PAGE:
Monday, January 5, 2015

Brick and Mortar: The Naturalist's Notebook

This is the first article in a series about cool stores that sell gear we like.  In the Internet Age it is all too easy to sit down, Google something, pull out your plastic, and wait for it to arrive.  But the reality is that experience, while convenient, isn't ideal.  You can't see or touch the thing you want.  You have to depend on crappy pictures.  But when you find one of these stores, a store that has what we like and is a real physical place, well it is special and I have decided to highlight those places.  They might not be where and what you think.  Some are boutique places, but others are hangers on from a time when knowledge and service were important.  I think you'll find that going to these stores or heck finding one of your own is pretty darn exciting.  After all, they are almost always run by folks as passionate about specific things as we are.

The first Brick and Mortar is The Naturalist's Notebook.


This past August my family went on a vacation to Maine, specifically Mount Desert Island.  It is a wonderful place with lots of hiking, beautiful scenery, and some very interesting things to do.  In our travels around the island and going from town to town I found a small store in Seal Harbor called the Naturalist's Notebook.  With that kind of name I had to check it out.

When my son and I walked in I was stunned.  It was part art store, part stationary store, part bookstore and not in a Barnes and Noble, lets-cram-a-bunch-of-random-shit-in-here kind of way. It was also quite close to a museum.  There were little displays of things for kids to do--drawing owls, pretending to be a specimen, and playing with various kinds of art supplies.  And there were animals in formaldehyde, looking all high school science class.  

But the stuff they were selling was equally cool.  There were magnifying glasses, tiny rockhound hammers, hand brooms, collection bags, tons of pens, pencils, and journals.  It was quite impressive.  They even had a large stock of out of print Field Notes.  I picked up some Expedition Edition Field Notes. I keep one Field Notes book for show notes for the podcast and another as an idea for post topics.  I used to keep a paper calendar, but it was just too much of a hassle.  These will be perfect for quick ideas.

The clerk inside the store wasn't what I expected either (a hipster, frankly).  Instead I got the sense that she was either an art student or a biology student.  And she REALLY liked working at the Naturalist Notebook (or perhaps more accurately--she liked the stuff they sold).  My son loved the place as well, walking around and staring in almost complete silence.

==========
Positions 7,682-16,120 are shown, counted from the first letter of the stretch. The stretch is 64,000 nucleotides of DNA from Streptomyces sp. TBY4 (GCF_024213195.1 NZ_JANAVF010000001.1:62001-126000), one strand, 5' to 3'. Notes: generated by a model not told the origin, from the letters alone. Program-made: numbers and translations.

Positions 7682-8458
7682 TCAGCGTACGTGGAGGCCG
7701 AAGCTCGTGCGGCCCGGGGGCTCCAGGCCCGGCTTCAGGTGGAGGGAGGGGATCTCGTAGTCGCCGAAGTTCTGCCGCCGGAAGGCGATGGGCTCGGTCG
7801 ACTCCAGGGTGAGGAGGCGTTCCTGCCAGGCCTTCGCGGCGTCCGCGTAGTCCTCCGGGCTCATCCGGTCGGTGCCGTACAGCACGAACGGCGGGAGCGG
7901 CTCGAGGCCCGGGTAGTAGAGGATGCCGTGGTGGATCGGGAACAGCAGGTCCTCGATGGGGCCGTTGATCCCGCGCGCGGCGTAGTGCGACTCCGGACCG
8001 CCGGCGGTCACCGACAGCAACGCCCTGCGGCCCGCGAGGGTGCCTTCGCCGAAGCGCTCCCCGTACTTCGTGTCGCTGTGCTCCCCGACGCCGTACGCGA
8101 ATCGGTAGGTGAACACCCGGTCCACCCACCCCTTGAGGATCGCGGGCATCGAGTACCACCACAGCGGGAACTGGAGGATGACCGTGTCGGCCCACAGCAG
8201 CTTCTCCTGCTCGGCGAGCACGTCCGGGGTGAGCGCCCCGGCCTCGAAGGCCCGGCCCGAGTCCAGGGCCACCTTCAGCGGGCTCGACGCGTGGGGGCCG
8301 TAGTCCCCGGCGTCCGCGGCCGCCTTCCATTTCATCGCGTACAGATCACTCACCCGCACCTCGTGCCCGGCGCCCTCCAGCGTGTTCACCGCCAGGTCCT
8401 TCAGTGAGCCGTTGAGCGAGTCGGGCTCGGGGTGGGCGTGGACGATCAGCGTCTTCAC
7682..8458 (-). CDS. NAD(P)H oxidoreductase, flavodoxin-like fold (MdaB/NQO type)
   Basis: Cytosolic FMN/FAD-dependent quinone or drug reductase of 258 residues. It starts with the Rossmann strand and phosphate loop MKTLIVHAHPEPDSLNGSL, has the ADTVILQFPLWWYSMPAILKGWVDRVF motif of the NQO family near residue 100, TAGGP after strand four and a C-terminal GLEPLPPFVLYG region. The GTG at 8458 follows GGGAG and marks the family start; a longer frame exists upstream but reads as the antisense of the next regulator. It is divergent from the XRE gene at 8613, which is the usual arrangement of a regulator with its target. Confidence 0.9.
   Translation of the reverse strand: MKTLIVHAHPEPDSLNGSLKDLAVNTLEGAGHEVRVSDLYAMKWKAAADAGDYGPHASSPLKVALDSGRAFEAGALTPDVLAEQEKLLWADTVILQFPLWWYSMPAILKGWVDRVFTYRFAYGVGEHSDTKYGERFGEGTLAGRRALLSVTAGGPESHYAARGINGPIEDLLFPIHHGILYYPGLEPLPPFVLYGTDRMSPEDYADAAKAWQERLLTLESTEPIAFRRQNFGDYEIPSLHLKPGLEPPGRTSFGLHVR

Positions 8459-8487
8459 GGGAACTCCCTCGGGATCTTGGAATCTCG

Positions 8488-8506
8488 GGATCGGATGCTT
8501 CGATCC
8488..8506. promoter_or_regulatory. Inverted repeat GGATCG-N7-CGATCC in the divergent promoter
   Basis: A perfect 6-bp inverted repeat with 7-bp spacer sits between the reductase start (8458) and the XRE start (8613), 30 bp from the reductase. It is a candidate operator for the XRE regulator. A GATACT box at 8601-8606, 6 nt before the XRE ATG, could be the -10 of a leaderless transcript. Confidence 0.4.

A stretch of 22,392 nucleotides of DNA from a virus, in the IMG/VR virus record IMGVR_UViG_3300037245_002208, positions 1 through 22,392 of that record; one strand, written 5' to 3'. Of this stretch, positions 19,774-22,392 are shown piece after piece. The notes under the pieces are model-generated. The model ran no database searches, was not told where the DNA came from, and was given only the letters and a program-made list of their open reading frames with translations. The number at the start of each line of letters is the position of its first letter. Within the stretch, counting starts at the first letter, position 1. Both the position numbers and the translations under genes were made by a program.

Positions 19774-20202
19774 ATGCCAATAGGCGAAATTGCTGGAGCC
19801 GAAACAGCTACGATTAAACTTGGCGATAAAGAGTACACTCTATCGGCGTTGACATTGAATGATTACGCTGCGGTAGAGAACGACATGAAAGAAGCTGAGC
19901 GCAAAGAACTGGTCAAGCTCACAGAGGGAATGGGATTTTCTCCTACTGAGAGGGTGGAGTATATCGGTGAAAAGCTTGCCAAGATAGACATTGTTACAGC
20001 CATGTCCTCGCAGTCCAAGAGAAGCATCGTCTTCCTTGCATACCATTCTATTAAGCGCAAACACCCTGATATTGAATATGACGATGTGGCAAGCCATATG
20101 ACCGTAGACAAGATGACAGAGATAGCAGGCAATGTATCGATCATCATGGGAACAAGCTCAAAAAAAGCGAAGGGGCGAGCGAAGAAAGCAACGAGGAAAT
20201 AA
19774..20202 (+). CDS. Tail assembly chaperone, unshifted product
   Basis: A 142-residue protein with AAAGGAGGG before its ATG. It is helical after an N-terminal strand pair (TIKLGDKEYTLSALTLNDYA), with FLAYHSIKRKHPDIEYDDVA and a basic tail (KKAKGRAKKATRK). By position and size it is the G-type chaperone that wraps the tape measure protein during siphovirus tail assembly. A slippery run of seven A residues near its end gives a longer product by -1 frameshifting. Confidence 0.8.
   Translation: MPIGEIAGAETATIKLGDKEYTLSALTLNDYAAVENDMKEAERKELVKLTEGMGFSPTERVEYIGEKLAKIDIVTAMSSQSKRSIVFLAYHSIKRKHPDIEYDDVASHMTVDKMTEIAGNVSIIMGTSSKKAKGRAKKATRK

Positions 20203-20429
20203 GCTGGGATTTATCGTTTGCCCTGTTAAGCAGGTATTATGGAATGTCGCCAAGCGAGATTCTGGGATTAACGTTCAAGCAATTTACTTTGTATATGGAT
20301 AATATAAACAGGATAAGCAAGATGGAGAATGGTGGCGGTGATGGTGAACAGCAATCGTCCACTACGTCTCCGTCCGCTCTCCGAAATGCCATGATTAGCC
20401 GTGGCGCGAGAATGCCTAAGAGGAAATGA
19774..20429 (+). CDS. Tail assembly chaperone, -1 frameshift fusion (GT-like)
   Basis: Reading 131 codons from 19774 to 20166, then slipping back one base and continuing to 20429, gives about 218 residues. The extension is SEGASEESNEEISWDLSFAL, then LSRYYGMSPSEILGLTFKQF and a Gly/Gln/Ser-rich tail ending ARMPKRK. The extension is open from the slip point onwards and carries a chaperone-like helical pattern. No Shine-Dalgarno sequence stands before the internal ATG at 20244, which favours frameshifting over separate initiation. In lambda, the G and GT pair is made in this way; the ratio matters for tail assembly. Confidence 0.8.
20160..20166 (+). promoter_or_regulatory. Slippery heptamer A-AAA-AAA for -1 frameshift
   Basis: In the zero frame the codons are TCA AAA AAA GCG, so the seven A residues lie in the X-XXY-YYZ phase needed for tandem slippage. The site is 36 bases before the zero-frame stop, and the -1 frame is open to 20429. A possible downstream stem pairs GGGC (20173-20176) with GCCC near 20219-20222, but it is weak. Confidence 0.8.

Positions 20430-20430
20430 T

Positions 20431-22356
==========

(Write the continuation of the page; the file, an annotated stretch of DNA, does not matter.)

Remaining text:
I am not sure why I am telling you about this place, other than to remind you it is possible to find stores that aren't big box stores or singleton's trying to be big box stores.  If you get up to MDI, even if you are on the Bar Harbor side of the island (where most folks go) its worth the half hour car ride to get to the other side and peruse the small but stocked shelves of the Naturalist's Notebook.

5 comments:

  1. Great idea for a series of posts.

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  2. Sorry if this is a duplicate. My favorite local place is Pieritz Brothers Office Supplies in Oak Park (the People's Republic of Oak Park) IL. Family run, definitely not hipsters, and seem to carry the entire Rhodia line. Always happy when I leave.

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  3. Awesome post, hope to see more like these in the future, we need good brick and mortar stores. On the other hand, I was wandering Barnes and Noble waiting for a friend a found a good Bible I wouldn't have found otherwise, even being a reader of an enthusiast blog like Bible Design and Binding, way awesome. Bibles are undergoing a similar Renaissance that EDC is undergoing, being watching since 2008 the Bible I just swooned over is $30 retail came out this year and rivals and even bests in some ways Cambridge's (the Surefire of the Bible world) Clarions of $130. Lots of change happening and more widely available and cheaper. I'm such a nerd. [That was being trying to keep it as short as possible, I get that people who come here don't necessarily want to hear me blather about Bibles, typography and design]

    All to say that even B&N sometimes makes for a better sort of thing than being a reader online.

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  4. Tony:

    I applaud your post regarding this unique store. These gems are all around us and deserve our patronage. Most will not be as polished and well appointed as this example, The real treasure may be the knowledge imparted by the owner or proprietor about the items being sold, the application of said item or about the field in which is may have been derived. I, for one, am willing to pay a premium for an item when individualized service is given to me from a local, small business.

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